From the Source: Dr Rowan Gilmore

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EM Solutions is not really another one of those overnight success stories in the Defence SME space. From humble beginnings 20 years ago, to now hosting a number of technologies with the Australian services and international customers, the journey is full of ups and downs. ADM Managing Editor Katherine Ziesing caught up with Dr Rowan Gilmore to explore that journey. 

Dr Rowan Gilmore - Managing Director EM Solutions  












ADM: Can you walk us through the history of the company; from being spun out of the university sector in 1998 through until now?

Gilmore: The history of EM Solutions actually begins earlier than 1998; in 1984 a company called Mitec was formed. That was the University of Queensland’s first ever spinout company and Mitec was in microwave radios at the time and was bought by Codan in 1997. Then in 1998 the founders of Mitec started EM Solutions with a focus on radio links and terrestrial microwave components and radio.

Since then, we’ve come up the value chain in a big way. Terrestrial radios became commoditised and so our focus has shifted to higher value products where we can be competitive in customised products in particular for the defence sector.

ADM: What is the split between civil and military work within the company?

Gilmore: It varies year to year. Last year it was actually about 55 per cent civil and 45 per cent defence. The civil work tends to be build-to-print, so for example we build radar units for a company in the mining sector. But we also build our own radios that are used for commercial in-flight connectivity, whereas the remainder of our military work of course is generally in the satellite communications space for Army and Navy.

ADM: What has your journey been like with Defence; from the early developmental phase of Cobra as a CTD (DST Group’s old Capability Technology Demonstrator program) through until now at sea and sustaining that capability?

Gilmore: We’ve had several CTD projects over the years. They hit a low point in 2011 when we developed a land terminal and the CTD program was cancelled and so we were unable to certify that terminal on the Defence Wide Band Global Satellite (WGS) system. That was very hard for us to recover from.

But subsequent to that we steered ourselves more towards working with maritime terminals, where Navy sponsored not only an original CTD program but subsequently another program through the Defence Innovation Hub. Through that we’ve developed the Cobra terminal and now we supply the Cobra not only just with the terminal itself but also the design and supply of the racks below decks. We can install that now as a fully integrated communications system and we’ll continue to develop that terminal.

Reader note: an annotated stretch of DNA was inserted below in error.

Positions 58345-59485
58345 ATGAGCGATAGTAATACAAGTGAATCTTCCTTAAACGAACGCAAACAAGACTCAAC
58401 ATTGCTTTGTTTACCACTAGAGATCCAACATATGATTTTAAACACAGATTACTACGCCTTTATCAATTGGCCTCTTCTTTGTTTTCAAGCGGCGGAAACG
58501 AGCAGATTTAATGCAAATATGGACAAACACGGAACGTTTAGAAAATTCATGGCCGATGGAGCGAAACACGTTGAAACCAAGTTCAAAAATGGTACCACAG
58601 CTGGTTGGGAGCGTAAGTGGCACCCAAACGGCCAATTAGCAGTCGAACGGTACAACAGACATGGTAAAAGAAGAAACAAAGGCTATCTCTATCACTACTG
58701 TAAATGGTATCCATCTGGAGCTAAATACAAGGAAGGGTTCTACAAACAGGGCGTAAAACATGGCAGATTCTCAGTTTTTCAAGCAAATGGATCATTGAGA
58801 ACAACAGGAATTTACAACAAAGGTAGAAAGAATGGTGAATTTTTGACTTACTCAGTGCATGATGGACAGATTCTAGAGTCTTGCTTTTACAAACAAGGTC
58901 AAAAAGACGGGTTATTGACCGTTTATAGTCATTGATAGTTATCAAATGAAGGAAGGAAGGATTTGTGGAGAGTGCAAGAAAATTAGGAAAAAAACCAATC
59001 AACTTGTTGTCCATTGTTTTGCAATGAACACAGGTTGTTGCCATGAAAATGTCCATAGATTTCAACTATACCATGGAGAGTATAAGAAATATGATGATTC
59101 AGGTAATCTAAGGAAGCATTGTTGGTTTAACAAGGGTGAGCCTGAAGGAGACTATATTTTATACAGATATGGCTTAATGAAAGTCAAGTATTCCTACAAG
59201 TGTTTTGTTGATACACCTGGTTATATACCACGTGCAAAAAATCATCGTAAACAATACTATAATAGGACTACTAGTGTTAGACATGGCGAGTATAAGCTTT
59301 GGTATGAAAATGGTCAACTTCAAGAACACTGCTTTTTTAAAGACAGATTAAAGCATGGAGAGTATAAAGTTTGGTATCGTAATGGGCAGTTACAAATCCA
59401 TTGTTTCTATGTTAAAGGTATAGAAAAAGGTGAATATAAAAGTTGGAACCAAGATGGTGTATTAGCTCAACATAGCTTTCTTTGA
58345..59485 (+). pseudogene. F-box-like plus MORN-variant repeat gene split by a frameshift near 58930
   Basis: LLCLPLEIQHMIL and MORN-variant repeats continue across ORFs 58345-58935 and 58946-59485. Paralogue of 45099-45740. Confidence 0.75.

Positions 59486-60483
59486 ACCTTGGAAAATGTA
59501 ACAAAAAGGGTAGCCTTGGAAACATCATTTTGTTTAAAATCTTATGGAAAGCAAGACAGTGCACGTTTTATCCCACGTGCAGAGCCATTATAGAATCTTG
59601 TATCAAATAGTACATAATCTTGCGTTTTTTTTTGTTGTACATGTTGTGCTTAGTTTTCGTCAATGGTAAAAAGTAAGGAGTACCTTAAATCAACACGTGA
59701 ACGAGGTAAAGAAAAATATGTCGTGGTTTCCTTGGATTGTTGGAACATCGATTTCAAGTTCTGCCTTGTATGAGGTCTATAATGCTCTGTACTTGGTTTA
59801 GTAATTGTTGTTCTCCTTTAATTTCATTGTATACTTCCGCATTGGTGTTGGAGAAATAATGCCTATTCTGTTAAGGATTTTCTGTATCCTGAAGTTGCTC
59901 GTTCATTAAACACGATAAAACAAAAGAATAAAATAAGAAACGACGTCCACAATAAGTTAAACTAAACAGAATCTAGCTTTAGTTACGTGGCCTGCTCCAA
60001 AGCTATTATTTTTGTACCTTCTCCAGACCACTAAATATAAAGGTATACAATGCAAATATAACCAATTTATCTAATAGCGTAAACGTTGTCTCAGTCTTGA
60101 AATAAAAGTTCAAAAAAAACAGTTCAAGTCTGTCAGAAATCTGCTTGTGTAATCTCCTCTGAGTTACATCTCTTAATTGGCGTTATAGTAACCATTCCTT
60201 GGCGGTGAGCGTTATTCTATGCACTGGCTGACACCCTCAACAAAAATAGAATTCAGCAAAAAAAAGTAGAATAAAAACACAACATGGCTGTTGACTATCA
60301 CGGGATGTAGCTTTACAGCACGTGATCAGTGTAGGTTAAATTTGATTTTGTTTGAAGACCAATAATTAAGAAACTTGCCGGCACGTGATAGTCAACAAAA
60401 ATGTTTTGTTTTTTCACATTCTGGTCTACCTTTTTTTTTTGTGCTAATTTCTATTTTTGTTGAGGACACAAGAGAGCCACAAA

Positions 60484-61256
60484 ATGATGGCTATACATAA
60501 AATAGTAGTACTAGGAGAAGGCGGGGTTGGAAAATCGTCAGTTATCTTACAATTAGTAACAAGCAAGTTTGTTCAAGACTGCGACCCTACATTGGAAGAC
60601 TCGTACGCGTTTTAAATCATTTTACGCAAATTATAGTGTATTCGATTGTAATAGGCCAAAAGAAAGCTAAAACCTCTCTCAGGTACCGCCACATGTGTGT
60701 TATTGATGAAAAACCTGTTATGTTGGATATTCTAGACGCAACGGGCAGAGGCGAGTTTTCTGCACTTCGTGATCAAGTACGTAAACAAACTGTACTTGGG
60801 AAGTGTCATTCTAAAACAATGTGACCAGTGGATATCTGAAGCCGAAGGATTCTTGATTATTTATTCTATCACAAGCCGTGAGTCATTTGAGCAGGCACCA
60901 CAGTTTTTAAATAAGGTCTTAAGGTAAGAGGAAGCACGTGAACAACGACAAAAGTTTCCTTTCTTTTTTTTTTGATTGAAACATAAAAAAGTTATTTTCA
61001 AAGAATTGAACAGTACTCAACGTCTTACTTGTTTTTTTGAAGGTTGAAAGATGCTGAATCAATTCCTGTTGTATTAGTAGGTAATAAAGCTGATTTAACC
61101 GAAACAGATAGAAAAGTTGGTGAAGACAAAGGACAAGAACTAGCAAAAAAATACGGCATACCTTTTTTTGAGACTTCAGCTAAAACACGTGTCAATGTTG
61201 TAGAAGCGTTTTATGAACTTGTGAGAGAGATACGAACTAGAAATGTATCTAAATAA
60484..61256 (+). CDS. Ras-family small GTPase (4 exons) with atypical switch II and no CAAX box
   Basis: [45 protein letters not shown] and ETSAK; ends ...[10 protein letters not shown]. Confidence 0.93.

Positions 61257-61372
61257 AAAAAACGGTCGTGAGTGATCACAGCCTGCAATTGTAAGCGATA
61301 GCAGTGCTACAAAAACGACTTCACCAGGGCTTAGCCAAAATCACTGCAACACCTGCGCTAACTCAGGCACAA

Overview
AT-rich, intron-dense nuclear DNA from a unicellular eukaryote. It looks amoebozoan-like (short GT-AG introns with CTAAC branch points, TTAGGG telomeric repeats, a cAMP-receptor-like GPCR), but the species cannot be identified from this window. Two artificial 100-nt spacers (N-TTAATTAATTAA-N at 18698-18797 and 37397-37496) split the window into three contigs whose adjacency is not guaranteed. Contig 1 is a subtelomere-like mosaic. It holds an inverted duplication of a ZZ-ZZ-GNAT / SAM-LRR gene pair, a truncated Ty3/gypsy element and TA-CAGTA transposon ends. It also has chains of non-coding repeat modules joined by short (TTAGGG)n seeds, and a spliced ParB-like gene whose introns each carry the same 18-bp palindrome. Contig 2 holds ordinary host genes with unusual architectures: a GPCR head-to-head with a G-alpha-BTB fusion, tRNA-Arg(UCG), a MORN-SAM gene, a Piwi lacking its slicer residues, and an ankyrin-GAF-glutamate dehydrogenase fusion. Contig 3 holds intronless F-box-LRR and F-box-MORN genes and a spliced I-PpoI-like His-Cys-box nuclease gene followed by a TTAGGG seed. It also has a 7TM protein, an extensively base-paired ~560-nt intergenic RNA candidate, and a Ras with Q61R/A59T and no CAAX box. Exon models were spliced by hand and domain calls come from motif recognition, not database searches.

Our first customer was the Australian Border Force but Navy has been a terrific supporter and we work very closely with them too. So far we have installed our Cobra terminals on their own offshore patrol vessels, the Cape class ships. They’re about to go on the oilers (HMA Ships Supply and Stalwart) built by Navantia in Spain and we’ve got several also on the Anzac frigates. It’s a good example of Australian industry working closely with Defence in order to develop something that’s clearly of value to them.

ADM: You mentioned before that hit the company took in 2011 around the CTD program which was a major issue for you. How would you characterise the Defence innovation environment over your time in the Defence space?

Gilmore: Without doubt the last three or four years have been very, very positive. There’s been a sea-change in procurement, in access to customers and in the support of Defence towards Australian industry. And so a company like ours that’s fairly high up the value chain with fairly sophisticated IP, in the past we were considered too risky and too small for Defence to work with and now Defence is more accepting of working with small business and local high-value IP.

It recognises that small business can innovate more quickly, they can respond and customise products more quickly to Defence’s needs and it can do so from a local base and provide ongoing support. So the events of 2011/2012 were really a low point when we went through a near-death experience. But we are definitely on the up now both in Australia and with our overseas work.

ADM: So would you say that Defence is treating industry as a true fundamental input to capability (FIC)?